The Catholic Church (and most Orthodox Churches) have at least seven books in their Old Testament which Protestant Bibles do not: Sirach, Tobit, Wisdom, Judith, 1 and 2 Maccabees, and Baruch. Catholics refer to them as the deuterocanonical ("second canon") books because they were originally disputed and their canonicity established later than other books. Protestants say that they are not inspired and so call them "Apocrypha."
The Catholic Church first established the complete list of books at the Council of Rome in 382, which included the deuterocanonical books. It has reaffirmed that same list many times throughout history, especially during times when some disputed the canon. While Protestants may claim that the Catholic and Orthodox Churches each added these books much later in history, or even as late as the Protestant Reformation, this is not the case.
Ironically, to justify the set of books in Protestant Bibles, Protestants must agree with the Council of Rome's New Testament canon, but reject the same council's Old Testament canon. In addition, they must accept the Jewish Council of Jamnia's views on the Old Testament canon, and ignore the fact that this same council is the one where the Gospels were rejected as Jewish scripture.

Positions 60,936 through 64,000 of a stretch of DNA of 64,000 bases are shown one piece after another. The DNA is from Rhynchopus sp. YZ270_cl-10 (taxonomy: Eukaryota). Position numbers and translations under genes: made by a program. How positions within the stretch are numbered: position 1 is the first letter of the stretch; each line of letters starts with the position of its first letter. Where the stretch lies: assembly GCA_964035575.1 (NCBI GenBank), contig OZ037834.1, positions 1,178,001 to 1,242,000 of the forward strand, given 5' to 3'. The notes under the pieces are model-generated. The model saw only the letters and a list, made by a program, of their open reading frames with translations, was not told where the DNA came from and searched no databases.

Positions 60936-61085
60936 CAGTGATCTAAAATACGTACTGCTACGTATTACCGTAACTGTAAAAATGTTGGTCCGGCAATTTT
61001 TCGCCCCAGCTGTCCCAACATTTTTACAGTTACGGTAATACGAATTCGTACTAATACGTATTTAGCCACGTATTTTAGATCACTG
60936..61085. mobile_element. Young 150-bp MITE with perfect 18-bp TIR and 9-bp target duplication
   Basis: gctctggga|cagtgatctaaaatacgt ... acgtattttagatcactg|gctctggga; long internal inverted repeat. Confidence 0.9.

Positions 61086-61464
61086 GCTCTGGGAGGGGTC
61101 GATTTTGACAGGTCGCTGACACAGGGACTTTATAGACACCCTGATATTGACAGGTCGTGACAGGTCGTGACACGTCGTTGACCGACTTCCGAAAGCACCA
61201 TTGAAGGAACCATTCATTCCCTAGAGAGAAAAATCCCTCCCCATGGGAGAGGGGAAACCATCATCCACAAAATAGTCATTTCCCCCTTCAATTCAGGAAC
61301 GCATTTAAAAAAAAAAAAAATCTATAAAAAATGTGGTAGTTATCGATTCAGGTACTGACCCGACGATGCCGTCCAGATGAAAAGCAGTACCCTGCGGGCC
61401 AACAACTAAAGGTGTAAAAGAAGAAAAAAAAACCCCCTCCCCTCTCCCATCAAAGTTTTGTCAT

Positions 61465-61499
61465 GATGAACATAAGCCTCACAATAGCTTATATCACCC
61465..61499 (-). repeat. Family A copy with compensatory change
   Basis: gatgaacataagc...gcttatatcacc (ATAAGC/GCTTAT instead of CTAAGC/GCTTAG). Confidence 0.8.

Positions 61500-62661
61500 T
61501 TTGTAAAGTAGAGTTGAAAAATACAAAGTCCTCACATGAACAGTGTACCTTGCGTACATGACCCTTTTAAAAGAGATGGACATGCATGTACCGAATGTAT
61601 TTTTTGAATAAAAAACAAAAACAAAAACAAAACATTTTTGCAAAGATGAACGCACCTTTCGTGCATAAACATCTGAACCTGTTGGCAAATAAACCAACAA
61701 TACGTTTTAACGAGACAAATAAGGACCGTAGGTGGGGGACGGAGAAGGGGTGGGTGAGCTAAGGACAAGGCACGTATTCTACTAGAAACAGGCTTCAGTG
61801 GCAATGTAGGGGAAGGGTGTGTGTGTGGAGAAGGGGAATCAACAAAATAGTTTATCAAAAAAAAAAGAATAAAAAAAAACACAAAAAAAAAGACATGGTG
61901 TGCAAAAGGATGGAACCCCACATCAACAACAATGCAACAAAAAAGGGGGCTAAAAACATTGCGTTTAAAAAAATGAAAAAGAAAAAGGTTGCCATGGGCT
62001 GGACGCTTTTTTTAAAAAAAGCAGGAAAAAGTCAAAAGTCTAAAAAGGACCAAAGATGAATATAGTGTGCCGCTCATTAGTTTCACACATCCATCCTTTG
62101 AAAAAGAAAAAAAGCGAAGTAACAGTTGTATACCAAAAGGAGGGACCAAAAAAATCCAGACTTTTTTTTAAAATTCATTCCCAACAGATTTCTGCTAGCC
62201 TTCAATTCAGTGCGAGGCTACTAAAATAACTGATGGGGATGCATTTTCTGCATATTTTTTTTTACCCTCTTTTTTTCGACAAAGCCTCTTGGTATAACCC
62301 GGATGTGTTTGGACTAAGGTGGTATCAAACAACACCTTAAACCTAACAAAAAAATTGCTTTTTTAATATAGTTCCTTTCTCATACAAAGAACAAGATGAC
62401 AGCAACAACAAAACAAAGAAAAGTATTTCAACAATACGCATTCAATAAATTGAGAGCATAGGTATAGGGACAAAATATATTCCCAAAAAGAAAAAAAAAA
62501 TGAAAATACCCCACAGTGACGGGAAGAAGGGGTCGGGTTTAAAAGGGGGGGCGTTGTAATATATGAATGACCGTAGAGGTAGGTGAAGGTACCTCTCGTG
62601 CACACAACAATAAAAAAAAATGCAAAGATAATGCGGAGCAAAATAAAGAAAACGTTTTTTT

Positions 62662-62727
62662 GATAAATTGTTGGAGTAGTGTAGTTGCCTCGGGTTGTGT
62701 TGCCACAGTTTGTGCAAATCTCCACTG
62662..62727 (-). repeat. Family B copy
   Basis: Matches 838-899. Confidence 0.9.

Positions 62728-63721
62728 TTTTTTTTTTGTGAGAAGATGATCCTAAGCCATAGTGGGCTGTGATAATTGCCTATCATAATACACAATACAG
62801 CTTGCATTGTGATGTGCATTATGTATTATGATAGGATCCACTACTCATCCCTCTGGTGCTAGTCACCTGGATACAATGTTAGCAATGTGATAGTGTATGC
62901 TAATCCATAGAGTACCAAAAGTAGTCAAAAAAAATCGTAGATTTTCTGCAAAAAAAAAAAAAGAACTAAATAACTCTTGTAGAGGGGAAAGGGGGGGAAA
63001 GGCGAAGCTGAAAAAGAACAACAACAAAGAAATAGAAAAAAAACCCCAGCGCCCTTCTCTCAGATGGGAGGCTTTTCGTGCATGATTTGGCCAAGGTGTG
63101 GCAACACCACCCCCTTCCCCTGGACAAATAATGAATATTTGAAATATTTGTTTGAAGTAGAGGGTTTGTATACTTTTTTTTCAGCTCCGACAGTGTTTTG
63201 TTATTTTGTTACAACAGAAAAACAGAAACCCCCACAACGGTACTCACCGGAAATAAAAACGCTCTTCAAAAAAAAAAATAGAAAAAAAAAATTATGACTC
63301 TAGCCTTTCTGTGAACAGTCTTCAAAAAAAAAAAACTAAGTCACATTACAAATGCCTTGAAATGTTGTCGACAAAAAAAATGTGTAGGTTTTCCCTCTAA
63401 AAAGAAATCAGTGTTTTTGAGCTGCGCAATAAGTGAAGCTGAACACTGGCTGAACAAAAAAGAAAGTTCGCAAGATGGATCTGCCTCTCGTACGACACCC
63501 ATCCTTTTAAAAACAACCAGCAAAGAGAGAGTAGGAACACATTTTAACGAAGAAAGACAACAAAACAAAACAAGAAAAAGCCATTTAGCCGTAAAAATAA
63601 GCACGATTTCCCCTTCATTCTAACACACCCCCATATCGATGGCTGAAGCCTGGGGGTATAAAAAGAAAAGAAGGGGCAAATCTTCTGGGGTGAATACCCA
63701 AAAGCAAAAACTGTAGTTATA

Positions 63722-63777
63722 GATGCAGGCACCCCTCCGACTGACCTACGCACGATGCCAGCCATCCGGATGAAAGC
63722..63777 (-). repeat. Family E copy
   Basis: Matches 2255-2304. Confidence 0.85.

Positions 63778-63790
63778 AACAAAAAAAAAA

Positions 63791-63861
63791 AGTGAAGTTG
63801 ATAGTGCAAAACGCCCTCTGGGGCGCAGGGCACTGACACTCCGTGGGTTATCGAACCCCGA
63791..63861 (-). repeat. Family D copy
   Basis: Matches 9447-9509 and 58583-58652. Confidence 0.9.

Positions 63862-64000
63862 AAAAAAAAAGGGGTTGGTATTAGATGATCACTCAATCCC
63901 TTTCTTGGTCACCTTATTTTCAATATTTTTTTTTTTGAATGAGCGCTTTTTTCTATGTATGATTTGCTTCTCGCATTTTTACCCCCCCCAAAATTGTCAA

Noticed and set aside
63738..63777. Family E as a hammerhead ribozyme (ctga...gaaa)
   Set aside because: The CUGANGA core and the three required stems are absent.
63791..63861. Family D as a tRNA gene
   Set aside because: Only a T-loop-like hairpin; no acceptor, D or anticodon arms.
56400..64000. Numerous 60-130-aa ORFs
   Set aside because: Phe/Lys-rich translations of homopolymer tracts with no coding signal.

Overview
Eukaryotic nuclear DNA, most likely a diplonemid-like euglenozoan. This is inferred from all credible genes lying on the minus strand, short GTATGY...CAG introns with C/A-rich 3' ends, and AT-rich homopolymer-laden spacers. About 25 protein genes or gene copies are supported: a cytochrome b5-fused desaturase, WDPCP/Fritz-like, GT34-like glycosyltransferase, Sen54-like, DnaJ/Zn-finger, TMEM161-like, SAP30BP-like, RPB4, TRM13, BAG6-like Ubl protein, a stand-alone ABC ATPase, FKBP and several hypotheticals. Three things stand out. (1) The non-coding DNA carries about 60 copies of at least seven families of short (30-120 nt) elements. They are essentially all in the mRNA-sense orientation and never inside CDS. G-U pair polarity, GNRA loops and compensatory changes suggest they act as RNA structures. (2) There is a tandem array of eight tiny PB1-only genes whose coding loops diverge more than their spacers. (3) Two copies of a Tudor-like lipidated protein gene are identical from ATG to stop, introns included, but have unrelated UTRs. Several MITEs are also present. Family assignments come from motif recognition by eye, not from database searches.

- 5 Myths about 7 Books - Answers to five false claims about the deuterocanonicals; by Jason Evert (catholic.com)
- How to Defend the Deuterocanonicals - Answers to common questions; by Jason Evert (catholic.com)
- Counting the Canon - A historical viewpoint; by Steven L. Kellmeyer
- Did the Catholic Church Add to the Old Testament? - Presented as a two-person conversation; by Kenneth J. Howell (catholic.com)
- The Council That Wasn’t - Examines the Council of Jabneh and the Old Testament canon; by Steve Ray (catholic.com)
- Saving Judith and Tobit - Looks at common criticisms of these two books; by Jimmy Akin (catholic.com)
- Why do Catholics have 7 more books in their bible? Part 1 [7 min] - A brief history; by ithcus777
- Why do Catholics have 7 more books in their bible? Part 2 [8 min] - Answers to common objections to the deuterocanonical books; By ithcus777
- Deuterocanonical References in the New Testament - An exhaustive list; by Jimmy Akin
- Deuterocanonical Books in the New Testament - Shows the deuterocanonicals quoted by the New Testament and by the early Church Fathers (scripturecatholic.com)
- Septuagint in the New Testament - Shows the New Testament writers quoting the Septuagint (Greek) version of the Old Testament which includes the deuterocanonicals, and not the Hebrew version. Note the slight language differences (scripturecatholic.com)
- Old Testament Canon - Nihil Obstat and Imprimatur - Quotes from the deuterocanonical books by the early Church Fathers (catholic.com)
- Four Hundred Silent Years? - Was there really a 400-year gap between writing the Old and New Testaments? By Jimmy Akin (catholic.com)